Whether you just bought a new washer and dryer, or you're stuck with one that's been “in the family” for a while, there a handful of steps you should take to keep your laundry machines working safely and effectively.
Leave The Door Open Between Cycles If you have a front-loading washer, the rubber seal around the door can start to reek over time. Washing machines are designed to hold in water, so if the front door stays closed between wash cycles, it ends up holding in all the moisture from the previous wash, creating an environment in which mold can grow. To prevent foul odors from stinking up your washer, leave the door open between cycles, which allows the rubber ring to dry. Whirlpool makes a washer with so-called Dynamic Venting Technology feature, which circulates air between washes to prevent bad odors, even with the door closed.
Clean The Water Filter Regularly High-efficiency washers use such a small amount of water that the dirt and grime from your clothes is more concentrated and more likely to clog the filter. If this happens, your clothes might not get cleaned, and it might even damage your machine. In many washers, the filter sits in a small door in the front of the machine, but consult your owner’s manual if you can't locate it.
Position Your Drain Hose Appropriately If it’s too far above the washer, too low in the drain pipe, or runs under the washer, the hose can siphon dirty water into the tub instead of draining soapy water out of it.
Choose The Proper Wash Cycle In many machines, the whites cycle is meant for use with bleach, usually including a secondary rinse to get rid of any lingering smells. Using it without bleach may not get your whites white, while adding bleach to some cycles might leave a scent of bleach in your clothes. Also consider the delicate cycle, which can save you money by not wearing down your clothes as quickly. Read your manual for details on which wash cycle to use, and when.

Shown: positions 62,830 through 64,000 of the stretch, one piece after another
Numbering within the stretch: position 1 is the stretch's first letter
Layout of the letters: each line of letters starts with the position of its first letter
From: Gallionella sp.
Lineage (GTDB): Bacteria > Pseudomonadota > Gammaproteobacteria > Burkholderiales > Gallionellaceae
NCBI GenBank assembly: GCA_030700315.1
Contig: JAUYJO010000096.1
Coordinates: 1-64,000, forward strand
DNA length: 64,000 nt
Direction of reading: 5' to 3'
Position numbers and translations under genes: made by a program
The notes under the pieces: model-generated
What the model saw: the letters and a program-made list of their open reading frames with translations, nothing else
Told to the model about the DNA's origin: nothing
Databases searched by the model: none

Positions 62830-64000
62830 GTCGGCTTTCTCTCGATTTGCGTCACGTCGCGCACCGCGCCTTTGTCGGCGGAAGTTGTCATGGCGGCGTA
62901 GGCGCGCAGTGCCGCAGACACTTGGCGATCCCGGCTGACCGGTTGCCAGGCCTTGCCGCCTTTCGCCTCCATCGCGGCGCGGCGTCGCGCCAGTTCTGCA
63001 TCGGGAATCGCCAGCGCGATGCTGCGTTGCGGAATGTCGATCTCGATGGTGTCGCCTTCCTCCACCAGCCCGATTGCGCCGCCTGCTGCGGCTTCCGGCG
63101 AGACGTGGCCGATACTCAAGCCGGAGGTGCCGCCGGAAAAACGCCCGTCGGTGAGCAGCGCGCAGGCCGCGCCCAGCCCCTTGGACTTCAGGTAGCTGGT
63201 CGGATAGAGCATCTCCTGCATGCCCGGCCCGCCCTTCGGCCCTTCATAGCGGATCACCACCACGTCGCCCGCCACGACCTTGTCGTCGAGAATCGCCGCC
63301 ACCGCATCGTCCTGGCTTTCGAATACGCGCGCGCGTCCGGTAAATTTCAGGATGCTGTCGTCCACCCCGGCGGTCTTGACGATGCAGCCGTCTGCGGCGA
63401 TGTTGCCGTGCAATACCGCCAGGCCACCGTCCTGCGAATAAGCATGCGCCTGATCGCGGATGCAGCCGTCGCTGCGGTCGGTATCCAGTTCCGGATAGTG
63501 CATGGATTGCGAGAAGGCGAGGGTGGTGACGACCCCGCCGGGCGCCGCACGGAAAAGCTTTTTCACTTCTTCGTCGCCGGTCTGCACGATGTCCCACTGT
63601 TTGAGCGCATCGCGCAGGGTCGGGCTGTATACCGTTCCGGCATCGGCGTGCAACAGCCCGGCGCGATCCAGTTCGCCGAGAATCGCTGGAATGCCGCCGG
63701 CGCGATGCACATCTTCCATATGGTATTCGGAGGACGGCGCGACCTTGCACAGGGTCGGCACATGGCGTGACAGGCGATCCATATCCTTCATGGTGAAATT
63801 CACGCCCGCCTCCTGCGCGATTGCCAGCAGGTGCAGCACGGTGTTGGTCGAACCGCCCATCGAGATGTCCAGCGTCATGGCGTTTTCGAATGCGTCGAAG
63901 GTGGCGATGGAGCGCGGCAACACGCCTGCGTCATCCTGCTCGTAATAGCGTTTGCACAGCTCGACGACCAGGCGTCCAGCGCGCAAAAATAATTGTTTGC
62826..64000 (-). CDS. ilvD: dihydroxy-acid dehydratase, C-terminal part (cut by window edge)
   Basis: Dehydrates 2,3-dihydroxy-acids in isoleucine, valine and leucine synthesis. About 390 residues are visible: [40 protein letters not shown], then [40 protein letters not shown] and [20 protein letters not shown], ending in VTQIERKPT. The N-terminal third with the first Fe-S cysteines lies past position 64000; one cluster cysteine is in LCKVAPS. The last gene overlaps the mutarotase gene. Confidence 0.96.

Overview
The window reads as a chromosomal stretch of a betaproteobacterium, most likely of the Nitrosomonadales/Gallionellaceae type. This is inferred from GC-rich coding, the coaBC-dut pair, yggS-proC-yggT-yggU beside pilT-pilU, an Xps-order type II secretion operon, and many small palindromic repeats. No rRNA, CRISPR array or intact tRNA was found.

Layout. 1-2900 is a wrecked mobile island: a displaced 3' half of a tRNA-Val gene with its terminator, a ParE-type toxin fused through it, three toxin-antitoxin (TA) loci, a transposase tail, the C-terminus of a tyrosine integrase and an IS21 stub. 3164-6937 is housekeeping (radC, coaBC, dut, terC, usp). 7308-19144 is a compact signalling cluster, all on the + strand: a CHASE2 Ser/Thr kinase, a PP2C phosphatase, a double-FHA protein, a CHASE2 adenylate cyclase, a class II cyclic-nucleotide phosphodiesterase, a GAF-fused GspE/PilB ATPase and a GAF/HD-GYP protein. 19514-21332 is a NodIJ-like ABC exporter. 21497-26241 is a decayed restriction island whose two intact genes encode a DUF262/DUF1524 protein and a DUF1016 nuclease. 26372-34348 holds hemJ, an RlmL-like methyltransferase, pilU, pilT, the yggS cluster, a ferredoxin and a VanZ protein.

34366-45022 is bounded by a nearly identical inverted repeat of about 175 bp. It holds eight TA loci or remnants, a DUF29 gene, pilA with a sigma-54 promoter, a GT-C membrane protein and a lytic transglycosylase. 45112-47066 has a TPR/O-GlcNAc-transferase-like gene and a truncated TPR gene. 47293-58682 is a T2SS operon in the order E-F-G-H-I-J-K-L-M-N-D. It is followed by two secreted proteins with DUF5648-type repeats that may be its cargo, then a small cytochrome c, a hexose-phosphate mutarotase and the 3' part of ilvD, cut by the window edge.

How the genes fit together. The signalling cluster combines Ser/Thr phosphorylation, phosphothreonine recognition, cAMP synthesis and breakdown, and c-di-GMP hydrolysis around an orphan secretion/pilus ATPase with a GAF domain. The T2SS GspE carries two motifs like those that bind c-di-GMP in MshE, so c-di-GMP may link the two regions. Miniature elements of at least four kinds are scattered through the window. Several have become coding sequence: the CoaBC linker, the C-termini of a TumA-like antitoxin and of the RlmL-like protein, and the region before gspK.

Shorten The Vent Pipe The longer the vent line, the more effort a dryer needs to expend to push out moist air, which can mean longer dry cycles. Check to see whether the vent has a more direct path to an output area, and that the line isn’t wound or tangled. Specifics on the ideal length vary based on the brand and model, vent materials used, and other factors, so check your manual.
Clean The Lint Trap This seems obvious, but plenty of people skip this step. Also check your vent line for lint buildups every so often. Lint is very flammable (some take it with them on camping trips to help start fires), so a line clogged with lint poses a very real fire hazard.
Don’t Over-Dry Your Clothes This can cause colors to fade, cause clothes to shrink, and wear out your washer more quickly. One standard cycle is usually enough.
Use Appropriate Settings Your dryer has multiple settings and cycles for a reason, folks! Break out the manual, or search for it online for a guide on how to select the right dryer cycles.
Don’t Overload The Dryer This could result in longer drying times, which uses more electricity and wears out the dryer sooner.
When in doubt, read the manual, and consult local public safety officials for safety and fire-prevention tips.
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